More to the point, perhaps, no one is seriously suggesting that independent observers shouldn’t be allowed to raise their concerns about possible misconduct with journal editors, professional organizations, and universities. There really isn’t any viable alternative. Naysayers who worry that innocent people might end up ensnared by false accusations presumably aren’t suggesting that we do away with all of the existing mechanisms for ensuring accountability; but since the role of people like Simonsohn is only to raise suspicion and provide evidence (and not to do the actual investigating or firing), it’s clear that there’s no way to regulate this type of behavior even if we wanted to (which I would argue we don’t). If I wanted to spend the rest of my life scanning the statistical minutiae of psychology articles for evidence of misconduct and reporting it to the appropriate authorities (and I can assure you that I most certainly don’t), there would be nothing anyone could do to stop me, nor should there be. Remember that accusing someone of misconduct is something anyone can do, but establishing that misconduct has actually occurred is a serious task that requires careful internal investigation. No one–certainly not Simonsohn–is suggesting that a routine statistical test should be all it takes to end someone’s career. In fact, Simonsohn himself has noted that he identified a 4th case of likely fraud that he dutifully reported to the appropriate authorities only to be met with complete silence. Given all the incentives universities and journals have to look the other way when accusations of fraud are made, I suspect we should be much more concerned about the false negative rate than the false positive rate when it comes to fraud.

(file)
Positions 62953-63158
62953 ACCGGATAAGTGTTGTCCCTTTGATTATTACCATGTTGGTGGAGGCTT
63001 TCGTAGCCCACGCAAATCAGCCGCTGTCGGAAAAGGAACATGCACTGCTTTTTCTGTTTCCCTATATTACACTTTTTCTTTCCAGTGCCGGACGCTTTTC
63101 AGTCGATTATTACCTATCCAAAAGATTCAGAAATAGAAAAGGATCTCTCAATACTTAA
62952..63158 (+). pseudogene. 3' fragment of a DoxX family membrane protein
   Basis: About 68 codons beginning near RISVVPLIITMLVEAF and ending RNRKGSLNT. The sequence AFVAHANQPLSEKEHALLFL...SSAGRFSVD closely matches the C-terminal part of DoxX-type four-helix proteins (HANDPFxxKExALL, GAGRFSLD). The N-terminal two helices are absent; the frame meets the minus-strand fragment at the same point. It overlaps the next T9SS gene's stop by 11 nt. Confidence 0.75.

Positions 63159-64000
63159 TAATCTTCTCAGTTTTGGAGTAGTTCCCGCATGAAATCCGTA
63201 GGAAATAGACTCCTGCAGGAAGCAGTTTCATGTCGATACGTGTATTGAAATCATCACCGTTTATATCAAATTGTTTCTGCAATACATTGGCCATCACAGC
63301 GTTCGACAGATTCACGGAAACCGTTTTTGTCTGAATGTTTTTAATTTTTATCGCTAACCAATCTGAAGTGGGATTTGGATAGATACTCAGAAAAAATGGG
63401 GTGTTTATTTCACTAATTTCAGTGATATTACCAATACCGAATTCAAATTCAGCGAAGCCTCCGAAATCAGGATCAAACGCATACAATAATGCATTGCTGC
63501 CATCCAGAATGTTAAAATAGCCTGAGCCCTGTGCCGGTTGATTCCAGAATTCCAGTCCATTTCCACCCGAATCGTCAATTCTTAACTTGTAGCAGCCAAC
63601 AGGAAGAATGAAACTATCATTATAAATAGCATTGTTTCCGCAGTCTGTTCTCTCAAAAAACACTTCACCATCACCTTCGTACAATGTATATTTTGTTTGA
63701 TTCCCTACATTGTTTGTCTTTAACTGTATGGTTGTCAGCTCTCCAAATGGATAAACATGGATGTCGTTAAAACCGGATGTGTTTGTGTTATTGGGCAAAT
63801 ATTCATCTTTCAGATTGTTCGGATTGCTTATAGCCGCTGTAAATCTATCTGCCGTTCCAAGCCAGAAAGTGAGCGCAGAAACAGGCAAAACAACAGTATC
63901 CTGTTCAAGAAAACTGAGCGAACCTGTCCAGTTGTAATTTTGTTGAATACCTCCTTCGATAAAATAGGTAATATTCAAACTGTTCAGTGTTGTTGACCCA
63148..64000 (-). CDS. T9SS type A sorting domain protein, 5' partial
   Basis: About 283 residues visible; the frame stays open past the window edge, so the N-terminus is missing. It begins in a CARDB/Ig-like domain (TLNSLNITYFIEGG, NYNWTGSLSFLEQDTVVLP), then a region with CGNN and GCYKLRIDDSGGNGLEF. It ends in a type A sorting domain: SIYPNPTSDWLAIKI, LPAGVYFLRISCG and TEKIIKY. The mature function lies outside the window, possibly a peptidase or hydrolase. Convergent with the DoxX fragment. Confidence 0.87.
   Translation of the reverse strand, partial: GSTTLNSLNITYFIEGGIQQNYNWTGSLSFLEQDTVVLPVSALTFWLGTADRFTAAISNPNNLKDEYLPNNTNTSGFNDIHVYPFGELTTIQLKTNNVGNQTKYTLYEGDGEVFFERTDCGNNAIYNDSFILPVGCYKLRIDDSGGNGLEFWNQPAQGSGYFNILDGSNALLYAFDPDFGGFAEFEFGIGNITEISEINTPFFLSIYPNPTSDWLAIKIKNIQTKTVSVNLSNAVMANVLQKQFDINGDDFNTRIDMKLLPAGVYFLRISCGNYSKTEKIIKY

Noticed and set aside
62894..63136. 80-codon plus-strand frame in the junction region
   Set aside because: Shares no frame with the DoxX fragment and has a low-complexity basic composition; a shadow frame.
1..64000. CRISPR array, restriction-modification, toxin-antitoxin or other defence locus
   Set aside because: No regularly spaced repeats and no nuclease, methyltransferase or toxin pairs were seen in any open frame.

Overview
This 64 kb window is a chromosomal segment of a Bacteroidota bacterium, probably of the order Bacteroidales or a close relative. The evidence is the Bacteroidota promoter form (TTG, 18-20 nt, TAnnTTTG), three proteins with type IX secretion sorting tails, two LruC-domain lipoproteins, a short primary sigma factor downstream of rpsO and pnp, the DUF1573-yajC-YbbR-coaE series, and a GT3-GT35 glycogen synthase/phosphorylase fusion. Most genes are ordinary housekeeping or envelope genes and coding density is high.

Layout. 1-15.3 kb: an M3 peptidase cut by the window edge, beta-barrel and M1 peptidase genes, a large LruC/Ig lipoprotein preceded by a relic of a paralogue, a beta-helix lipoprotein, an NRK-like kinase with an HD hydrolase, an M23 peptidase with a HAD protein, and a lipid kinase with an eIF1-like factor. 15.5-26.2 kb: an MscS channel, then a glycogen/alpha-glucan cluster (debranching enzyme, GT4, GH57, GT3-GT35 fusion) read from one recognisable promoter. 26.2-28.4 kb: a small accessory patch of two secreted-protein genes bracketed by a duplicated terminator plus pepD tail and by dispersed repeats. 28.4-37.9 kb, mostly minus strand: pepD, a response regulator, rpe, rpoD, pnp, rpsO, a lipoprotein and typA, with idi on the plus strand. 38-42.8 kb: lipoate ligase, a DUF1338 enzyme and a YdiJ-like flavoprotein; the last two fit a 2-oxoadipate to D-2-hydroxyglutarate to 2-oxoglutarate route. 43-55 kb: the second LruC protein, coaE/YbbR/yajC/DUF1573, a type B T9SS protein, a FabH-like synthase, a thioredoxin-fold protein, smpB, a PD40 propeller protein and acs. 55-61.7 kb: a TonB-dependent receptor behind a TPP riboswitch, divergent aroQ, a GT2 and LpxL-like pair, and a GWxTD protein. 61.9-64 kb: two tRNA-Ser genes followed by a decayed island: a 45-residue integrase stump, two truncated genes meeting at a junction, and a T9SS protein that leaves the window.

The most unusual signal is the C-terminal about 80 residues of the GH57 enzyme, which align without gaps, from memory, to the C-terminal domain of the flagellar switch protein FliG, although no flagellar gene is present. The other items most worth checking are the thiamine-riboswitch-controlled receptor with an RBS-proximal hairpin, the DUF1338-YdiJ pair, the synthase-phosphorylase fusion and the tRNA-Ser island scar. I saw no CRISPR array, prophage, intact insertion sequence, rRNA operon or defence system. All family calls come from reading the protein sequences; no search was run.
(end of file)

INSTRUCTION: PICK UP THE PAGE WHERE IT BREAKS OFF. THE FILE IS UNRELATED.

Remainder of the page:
“But it hurts the public’s perception of our field!”
Sometimes people argue that even if the field does have some serious methodological problems, we still shouldn’t discuss them publicly, because doing so is likely to instill a somewhat negative view of psychological research in the public at large. The unspoken implication being that, if the public starts to lose confidence in psychology, fewer students will enroll in psychology courses, fewer faculty positions will be created to teach students, and grant funding to psychologists will decrease. So, by airing our dirty laundry in public, we’re only hurting ourselves. I had an email exchange with a well-known researcher to exactly this effect a few years back in the aftermath of the Vul et al “voodoo correlations” paper–a paper I commented on to the effect that the problem was even worse than suggested. The argument my correspondent raised was, in effect, that we (i.e., neuroimaging researchers) are all at the mercy of agencies like NIH to keep us employed, and if it starts to look like we’re clowning around, the unemployment rate for people with PhDs in cognitive neuroscience might start to rise precipitously.
While I obviously wouldn’t want anyone to lose their job or their funding solely because of a change in public perception, I can’t say I’m very sympathetic to this kind of argument. The problem is that it places short-term preservation of the status quo above both the long-term health of the field and the public’s interest. For one thing, I think you have to be quite optimistic to believe that some of the questionable methodological practices that are relatively widespread in psychology (data snooping, selective reporting, etc.) are going to sort themselves out naturally if we just look the other way and let nature run its course. The obvious reason for skepticism in this regard is that many of the same criticisms have been around for decades, and it’s not clear that anything much has improved. Maybe the best example of this is Gigerenzer and Sedlmeier’s 1989 paper entitled “Do studies of statistical power have an effect on the power of studies?“, in which the authors convincingly showed that despite three decades of work by luminaries like Jacob Cohen advocating power analyses, statistical power had not risen appreciably in psychology studies. The presence of such unwelcome demonstrations suggests that sweeping our problems under the rug in the hopes that someone (the mice?) will unobtrusively take care of them for us is wishful thinking.